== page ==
Non-Conformist Brewing

In try­ing to under­stand what’s hap­pen­ing with British brew­ing at the moment, we found our­selves won­der­ing if a mean­ing­ful dis­tinc­tion is between those brew­ers who con­form and those who don’t.

Some brew­ers look at what’s going on around them and do more-or-less the same as the next guy. (Let’s put them in cat­e­go­ry A.)

Oth­er brew­ers (let’s put them in cat­e­go­ry B) set out to do some­thing dif­fer­ent.

An exam­ple of this would be the gold­en Sum­mer Light­ning (launched in 1987, or there­abouts). At that time, cat­e­go­ry A brew­ers were mak­ing bit­ter, best bit­ter and maybe mild. That’s what every­one made and it was a safe mar­ket. Sum­mer Light­ning, how­ev­er, was dar­ing­ly lager-like in colour and, in its pale­ness, gave hops chance to shine against a clean malt back­ground.

Brown­ness had come to be a divid­ing line between ‘chem­i­cal fizz’ and good, hon­est Eng­lish ale, but Sum­mer Light­ning crossed that line, and did very well as a result.

The same peri­od, the eight­ies and ear­ly nineties,  saw the emer­gence of the hop exper­i­men­tal­ists who took the risk of using ‘weird tast­ing’ hops from the US, New Zealand and else­where in their brews.* They were ahead of their time, per­haps, in com­mer­cial terms, but set a gen­er­a­tion of British beer geeks and future brew­ers on a path of which the cur­rent obses­sion with trop­i­cal fruit, cit­rus and man­go ‘notes’ is the end point.

Twen­ty years lat­er, though, the land­scape looks dif­fer­ent. When all around you are brew­ing IPA with US and New Zealand hops, and you also brew an IPA with US and New Zealand hops; when you make mad-strong impe­r­i­al stout, just like the brew­ery down the road… which cat­e­go­ry are you in?

We find our­selves look­ing at those mad fools exper­i­ment­ing with wild yeast in the UK with inter­est.

* There was noth­ing new about using US hops, of course, but mak­ing a virtue of it, and mak­ing their aro­ma the star, was a new idea. We also recog­nise that there are shades in between the two cat­e­gories, and that, in the ear­ly eight­ies, brew­ing cask ale of any descrip­tion was pret­ty out there, com­pared to the big boys. Sigh. Nothing’s ever sim­ple, is it?

14 thoughts on “Non-Conformist Brewing”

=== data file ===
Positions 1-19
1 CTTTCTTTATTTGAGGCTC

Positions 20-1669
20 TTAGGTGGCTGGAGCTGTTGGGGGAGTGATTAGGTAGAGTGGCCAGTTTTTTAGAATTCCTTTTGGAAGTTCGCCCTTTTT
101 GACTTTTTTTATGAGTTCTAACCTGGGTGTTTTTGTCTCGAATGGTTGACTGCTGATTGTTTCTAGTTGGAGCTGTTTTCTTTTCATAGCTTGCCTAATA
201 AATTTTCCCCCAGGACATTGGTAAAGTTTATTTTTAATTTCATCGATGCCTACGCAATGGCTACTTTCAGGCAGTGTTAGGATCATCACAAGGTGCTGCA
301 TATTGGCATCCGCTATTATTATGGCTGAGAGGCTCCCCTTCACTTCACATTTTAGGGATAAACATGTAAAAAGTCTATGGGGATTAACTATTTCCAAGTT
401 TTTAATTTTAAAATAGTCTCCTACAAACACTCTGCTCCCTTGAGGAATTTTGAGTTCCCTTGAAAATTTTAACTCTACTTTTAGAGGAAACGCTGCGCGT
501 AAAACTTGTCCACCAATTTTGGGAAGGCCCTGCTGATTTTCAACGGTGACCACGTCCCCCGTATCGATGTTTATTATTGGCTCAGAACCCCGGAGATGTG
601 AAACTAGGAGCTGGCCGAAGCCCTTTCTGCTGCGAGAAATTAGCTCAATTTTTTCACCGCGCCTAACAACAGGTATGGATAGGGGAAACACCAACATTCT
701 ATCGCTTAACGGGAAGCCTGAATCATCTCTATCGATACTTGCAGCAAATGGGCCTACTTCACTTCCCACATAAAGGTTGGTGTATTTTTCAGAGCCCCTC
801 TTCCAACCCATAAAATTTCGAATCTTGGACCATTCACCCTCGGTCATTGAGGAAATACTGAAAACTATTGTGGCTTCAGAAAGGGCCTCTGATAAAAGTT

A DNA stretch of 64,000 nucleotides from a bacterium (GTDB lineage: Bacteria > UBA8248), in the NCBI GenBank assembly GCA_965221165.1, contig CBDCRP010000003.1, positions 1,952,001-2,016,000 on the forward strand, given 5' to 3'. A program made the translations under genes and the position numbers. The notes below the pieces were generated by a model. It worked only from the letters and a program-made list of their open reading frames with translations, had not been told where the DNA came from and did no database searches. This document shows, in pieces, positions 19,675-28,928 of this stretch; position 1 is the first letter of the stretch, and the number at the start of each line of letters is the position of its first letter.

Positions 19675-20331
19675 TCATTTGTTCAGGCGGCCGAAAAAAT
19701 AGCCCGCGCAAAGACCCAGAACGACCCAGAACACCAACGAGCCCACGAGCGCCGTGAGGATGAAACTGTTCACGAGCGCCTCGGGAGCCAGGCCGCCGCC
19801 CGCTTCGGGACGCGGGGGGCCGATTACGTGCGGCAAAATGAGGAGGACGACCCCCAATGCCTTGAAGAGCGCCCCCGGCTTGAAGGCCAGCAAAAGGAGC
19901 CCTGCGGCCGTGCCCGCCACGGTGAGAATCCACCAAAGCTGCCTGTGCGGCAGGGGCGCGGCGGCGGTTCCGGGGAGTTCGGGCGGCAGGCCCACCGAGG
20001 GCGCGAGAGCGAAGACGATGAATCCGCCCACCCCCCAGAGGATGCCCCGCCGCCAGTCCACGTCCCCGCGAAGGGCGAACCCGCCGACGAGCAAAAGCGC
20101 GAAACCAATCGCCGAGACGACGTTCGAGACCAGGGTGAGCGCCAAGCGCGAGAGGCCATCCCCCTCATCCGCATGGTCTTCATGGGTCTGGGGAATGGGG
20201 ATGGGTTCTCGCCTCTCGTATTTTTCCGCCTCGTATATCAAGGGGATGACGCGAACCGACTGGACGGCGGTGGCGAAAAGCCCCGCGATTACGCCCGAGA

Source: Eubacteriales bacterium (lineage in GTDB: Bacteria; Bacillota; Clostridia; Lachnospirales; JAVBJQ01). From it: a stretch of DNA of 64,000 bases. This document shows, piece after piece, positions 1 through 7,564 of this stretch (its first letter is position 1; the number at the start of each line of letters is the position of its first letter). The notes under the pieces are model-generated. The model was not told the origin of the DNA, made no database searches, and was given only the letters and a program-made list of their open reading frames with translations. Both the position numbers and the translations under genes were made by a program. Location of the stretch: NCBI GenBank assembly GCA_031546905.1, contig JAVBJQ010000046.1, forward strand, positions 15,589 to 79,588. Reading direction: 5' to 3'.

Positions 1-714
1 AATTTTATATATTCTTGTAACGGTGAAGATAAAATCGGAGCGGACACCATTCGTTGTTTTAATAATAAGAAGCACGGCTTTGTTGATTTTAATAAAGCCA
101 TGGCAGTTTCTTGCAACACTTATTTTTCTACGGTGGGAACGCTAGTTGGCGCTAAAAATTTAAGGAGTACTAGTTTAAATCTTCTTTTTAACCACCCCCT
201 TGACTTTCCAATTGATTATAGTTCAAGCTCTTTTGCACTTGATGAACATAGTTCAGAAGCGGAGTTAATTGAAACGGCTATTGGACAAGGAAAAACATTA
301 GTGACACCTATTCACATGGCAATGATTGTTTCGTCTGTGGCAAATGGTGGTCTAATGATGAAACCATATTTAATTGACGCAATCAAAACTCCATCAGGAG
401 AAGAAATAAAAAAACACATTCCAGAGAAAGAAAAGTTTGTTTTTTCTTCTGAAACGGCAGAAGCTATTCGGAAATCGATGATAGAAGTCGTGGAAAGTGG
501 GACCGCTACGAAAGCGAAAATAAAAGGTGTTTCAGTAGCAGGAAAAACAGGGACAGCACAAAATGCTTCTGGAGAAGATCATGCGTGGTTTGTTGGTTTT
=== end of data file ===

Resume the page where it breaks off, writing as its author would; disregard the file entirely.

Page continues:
1. Thanks for the link through to my blog on Alan’s stuff. Going to his place in a few weeks for an aged Bel­gian Ales tast­ing; so will find out where he’s at now and report back. Hope­ful­ly he’ll have a web­site and twit­ter set­up soon too.

  2. Some good food for thought, though I think you’ve missed cat­e­go­ry C. This would be brew­ers who know what they want to brew, and don’t real­ly mind if it’s “dif­fer­ent” or not. They just want to make some­thing they want to drink, and rea­son­ably expect oth­ers will enjoy enough to pay for on a semi-reg­u­lar basis also. That’s our phi­los­o­phy at Bre­wau­cra­cy and with the explo­sion of “weird for the sake of it” beers, I’m enjoy­ing drink­ing beers from oth­er brew­eries who share our view.

    1. Greig – no time for weird for the sake of it (Dyed green! Gar­lic! Eugh.) but it’s brew­eries that stretch a bit who move things for­ward, whether con­scious­ly or not.

  3. What is dif­fer­ent? Lots of brew­eries are try­ing new inter­pre­ta­tions of old­er brews or tech­niques. Most things have been done before, but are now being intro­duced into a new style or inter­pret­ed in a dif­fer­ent way. Where does this put the brew­ery?
    Also depend­ing on where you are geo­graph­i­cal­ly is impor­tant. We are in Corn­wall and most brew­eries are pro­duc­ing ‘brown’ ses­sion ales, are we “dif­fer­ent” because we are mak­ing stronger, hop­pi­er, dark­er beers than those around us? Then there is the dis­pense ves­sel… Cask or Keg? Does that set you apart?